An important policy oriented presentation at the Conference was the study on “scheme workers” by K. Hemalata and Usha Rani. The paper covered women workers employed in various government schemes, including the Integrated Child Development Services (ICDS), National Health Mission (NHM), Mid Day Meal Scheme (MDMS), National Rural Livelihoods Mission (NRLM), and Sarva Shiksha Abhiyan (SSA). Eight million workers are employed by different government departments and most of them are women. However, the majority of them are not recognised as workers and the remuneration they receive is very low. Since most of them are contract workers, they do not receive social security benefits. Even the Supreme Court judgement denied them permanent worker status saying that they were social workers, “volunteers,” and “activists” and did not work regularly.
Usha Rani pointed out how the hours of work for scheme workers were long (around nine hours a day), often involving travel within and outside the village. Many of them were also given responsibilities beyond their regular functions. ASHA workers, for example, were given responsibilities of conducting village-level surveys because of their familiarity with people of the village and Anganwadi workers were asked to collect food and material from NGOs for the Mid Day Meal scheme.1 These additional responsibilities were not remunerated.
The paper by Kiran Moghe highlighted the need for a Domestic Workers Act, particularly in rural areas, to ensure that minimum wages are fixed. There is no measure for standardisation of wage rates for different kinds of tasks. Wages are very low and workers work long hours. A very important issue is migration and its implications for women, both as migrant workers and as those burdened with domestic and care functions. Indu Agnihotri and Indrani Mazumdar presented evidence from Odisha pertaining to women’s migration.
The fact that domestic work, scheme work and migration for low-paid manual work seem to be among the most important avenues of employment for women from landless poor households, policy recommendations for these and other rural informal jobs led to detailed discussions at the Conference. Female workers form a large part of the categories of domestic workers, scheme workers, and migrant construction workers. They receive low wages and are subject to hard physical toil. State interventions such as the public provision of institutional childcare and mobile crèches, and social security benefits like minimum wages and health insurance are absolutely necessary to improve the working conditions of female workers.
List of Authors and Presentations
|Agnihotri, Indu, and Mazumdar, Indrani, “A Note on Issues of Rural Women Migrating for Work.”|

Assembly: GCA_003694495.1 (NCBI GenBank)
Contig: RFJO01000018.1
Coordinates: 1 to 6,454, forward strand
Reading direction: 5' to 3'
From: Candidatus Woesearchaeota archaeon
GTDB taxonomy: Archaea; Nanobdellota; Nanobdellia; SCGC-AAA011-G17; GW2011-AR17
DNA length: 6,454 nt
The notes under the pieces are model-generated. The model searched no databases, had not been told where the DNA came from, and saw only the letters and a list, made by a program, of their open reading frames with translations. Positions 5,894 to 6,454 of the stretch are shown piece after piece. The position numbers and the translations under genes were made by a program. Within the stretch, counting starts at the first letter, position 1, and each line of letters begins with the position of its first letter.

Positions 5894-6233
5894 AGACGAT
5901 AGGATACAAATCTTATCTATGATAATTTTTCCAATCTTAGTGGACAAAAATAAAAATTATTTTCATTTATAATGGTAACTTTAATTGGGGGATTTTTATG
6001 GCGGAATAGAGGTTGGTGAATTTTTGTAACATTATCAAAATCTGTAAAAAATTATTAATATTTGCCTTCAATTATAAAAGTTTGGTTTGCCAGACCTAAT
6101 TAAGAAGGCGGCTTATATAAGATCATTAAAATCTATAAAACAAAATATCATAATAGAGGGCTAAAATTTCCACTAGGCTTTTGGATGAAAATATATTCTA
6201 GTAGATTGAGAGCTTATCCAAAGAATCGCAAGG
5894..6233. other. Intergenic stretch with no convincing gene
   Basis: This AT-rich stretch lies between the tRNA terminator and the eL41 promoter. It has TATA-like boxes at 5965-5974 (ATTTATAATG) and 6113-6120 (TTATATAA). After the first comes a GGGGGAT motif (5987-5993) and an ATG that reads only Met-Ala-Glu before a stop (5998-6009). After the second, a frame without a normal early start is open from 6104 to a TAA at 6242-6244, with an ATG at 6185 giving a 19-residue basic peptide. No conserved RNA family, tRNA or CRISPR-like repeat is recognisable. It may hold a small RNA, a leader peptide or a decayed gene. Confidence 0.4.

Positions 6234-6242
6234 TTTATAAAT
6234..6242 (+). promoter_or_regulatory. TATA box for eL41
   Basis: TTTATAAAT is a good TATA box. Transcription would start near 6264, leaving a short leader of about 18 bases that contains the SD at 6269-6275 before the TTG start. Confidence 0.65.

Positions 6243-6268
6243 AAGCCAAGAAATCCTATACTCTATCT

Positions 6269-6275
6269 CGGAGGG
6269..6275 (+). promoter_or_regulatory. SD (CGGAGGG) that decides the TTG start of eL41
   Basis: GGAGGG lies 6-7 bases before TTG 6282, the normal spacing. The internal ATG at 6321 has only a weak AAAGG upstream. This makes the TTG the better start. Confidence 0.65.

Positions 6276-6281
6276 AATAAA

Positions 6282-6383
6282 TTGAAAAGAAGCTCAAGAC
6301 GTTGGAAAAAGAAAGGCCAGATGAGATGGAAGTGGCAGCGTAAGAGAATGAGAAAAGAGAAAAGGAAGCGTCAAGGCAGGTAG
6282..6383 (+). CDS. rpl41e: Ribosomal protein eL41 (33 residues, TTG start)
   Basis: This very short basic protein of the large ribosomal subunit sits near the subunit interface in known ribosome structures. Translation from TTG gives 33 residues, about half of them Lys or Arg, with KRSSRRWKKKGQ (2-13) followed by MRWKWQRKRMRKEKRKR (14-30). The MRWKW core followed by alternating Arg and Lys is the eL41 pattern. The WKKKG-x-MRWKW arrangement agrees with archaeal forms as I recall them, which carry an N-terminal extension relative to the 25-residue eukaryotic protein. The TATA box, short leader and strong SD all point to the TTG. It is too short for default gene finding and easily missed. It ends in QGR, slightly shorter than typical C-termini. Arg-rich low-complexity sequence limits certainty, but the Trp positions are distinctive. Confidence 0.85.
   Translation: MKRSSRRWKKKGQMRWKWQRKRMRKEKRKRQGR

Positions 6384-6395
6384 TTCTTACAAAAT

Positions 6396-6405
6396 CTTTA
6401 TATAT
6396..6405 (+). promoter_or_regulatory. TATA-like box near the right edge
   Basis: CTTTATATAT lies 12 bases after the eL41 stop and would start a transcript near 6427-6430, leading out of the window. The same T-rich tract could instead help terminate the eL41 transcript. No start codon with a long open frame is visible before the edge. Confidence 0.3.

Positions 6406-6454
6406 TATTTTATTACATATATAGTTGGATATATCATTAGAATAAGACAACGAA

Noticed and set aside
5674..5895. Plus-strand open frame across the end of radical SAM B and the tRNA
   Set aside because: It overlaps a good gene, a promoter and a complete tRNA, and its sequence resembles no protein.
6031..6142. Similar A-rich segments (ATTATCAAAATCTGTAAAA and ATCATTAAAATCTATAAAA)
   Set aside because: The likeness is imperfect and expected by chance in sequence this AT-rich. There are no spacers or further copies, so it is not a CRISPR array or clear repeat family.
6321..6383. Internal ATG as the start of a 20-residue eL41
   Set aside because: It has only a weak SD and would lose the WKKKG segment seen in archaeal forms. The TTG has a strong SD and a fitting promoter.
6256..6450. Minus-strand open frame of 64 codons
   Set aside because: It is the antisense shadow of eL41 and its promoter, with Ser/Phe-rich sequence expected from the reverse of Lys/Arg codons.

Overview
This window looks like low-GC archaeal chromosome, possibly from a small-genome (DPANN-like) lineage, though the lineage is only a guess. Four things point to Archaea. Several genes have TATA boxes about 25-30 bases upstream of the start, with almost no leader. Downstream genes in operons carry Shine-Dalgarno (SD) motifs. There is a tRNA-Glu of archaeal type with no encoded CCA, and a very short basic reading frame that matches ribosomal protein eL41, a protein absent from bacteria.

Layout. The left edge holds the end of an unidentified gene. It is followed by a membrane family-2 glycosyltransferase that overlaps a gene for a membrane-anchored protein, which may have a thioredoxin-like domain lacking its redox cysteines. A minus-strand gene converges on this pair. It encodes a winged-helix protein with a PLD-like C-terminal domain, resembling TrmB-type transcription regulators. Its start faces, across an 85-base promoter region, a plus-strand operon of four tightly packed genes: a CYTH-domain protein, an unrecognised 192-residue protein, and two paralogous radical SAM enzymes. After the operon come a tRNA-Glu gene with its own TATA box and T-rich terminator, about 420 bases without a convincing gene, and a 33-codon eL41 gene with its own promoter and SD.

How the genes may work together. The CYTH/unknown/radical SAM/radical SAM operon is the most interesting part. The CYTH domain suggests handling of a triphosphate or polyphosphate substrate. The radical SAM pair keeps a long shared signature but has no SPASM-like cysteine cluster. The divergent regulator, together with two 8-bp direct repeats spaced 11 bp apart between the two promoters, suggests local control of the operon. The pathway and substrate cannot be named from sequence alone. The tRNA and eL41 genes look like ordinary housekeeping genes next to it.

|Akram-Lodhi, Haroon, “The Gender Gap in Agricultural Productivity in Eastern and Southern Africa.”|
|Bakshi, Aparajita, and Nagbhushan, Shruti, “Women’s Work in Sericulture in Karnataka.”|
|Chattopadhyay, Molly, “Women Workers in Coffee Plantations.”|
|Chavan, Pallavi, “Women and Access to Credit.”|
|Das, Arindam, “Gender Wage Differential in Rural India.”|
|Das, Arindam, and Ramachandran, Madhav, “Women’s Farming Groups in Kerala.”|
|Dasgupta, Sukti, and de Mattos, Fernanda Barcia, “Non-farm Work, Determinants in Rural Asia, with Special Focus on Sri Lanka, Bangladesh, and India.”|
|Duran, Rosa Luz, “Female Land Rights and the Division of Labour Between Spouses in Rural Farm Households in Peru.”|
|Goenka, Ritika, and Swaminathan, Madhura, “Drudgery and Women’s Work.”|
|Hemalata, K., and Rani, Usha, “Women Scheme Workers in Rural India.”|
|Hirway, Indira, “Changes in Concepts of Work in the New ILO Definition.”|
|Jack, Helen, “Challenges Facing Rural Women's Work in South Africa.”|
|Jha, Madhavi, “Labouring Women in Public Works – Gender and Labour in Rural North India, 1860–1910.”|
|Kashio, Tamaki, “Farm Mechanisation and its Impact on Women’s Work: A Case of Shiga Prefecture, Japan.”|
|Minh, Nguyen Huu, “Women’s Participation in Rice Farming and Orchard Growing in Vietnam.”|
|Moghe, Kiran, “Rural Origins of Domestic Workers in India.”|
|Najeeb, R., “Tea Plantation Labour: A Socio-historical Profile of Mappila Muslim Women.”|
|Niyati, S., “Women in the Rice Economy of India.”|
|Olsen, Wendy, “Definition of Work with Time-use Data in Rural India and Bangladesh.”|
|Ramachandran, V. K., Patra, Subhajit, and Nagbhushan, Shruti, “Women’s Work Across Socio-economic Classes: Evidence from Village Studies.”|
|Rao, Nitya, “Gendered Time, Seasonality, and Nutrition: Insights from Two Indian Districts.”|
|Rengalakshmi, R., “Role of Farm Mechanisation in Women’s Agricultural Work.”|
|Roy, Chandan, “Women in Sericulture in West Bengal.”|
|Sabharwal, Nidhi Sadana, “Discrimination Faced by Dalit Women Workers in Rural India.”|
|Sankrityayana, Jeta, “Women’s Work in Tea Estates.”|
|Sarai, Miranda, “Male and Female Child Labour Use in Floriculture in Rural Mexico.”|
|Seema, and Thomas, Jayan Jose, “Women’s Work in Rural India: Evidence from Inter-State Analysis and Survey Villages in Haryana.”|
|Sharma, Ashmita, and Raut, Karan, “Women in Tea Gardens: Emerging Concerns on Wages.”|
|Swaminathan, Madhura, Chakraborty, Sanjukta, and L. Vijaykumar, “Women’s Work: Evidence from a Pilot Time-use Study in Karnataka.”|
|Usami, Yoshifumi, Kapoor, Abhinav, and Patra, Subhajit, “Measuring Female Work Participation in Rural India: What Do Primary and Secondary Data Show?”|
|Usami, Yoshifumi, and Reddy, Bheemeshwar A., “Work Status of Women from Scheduled Tribes.”|
|Vijayam, K., “Presentation from Kudumbashree State Poverty Eradication Mission.”|
|Vijayamba, R., “Women in the Livestock Economy.”|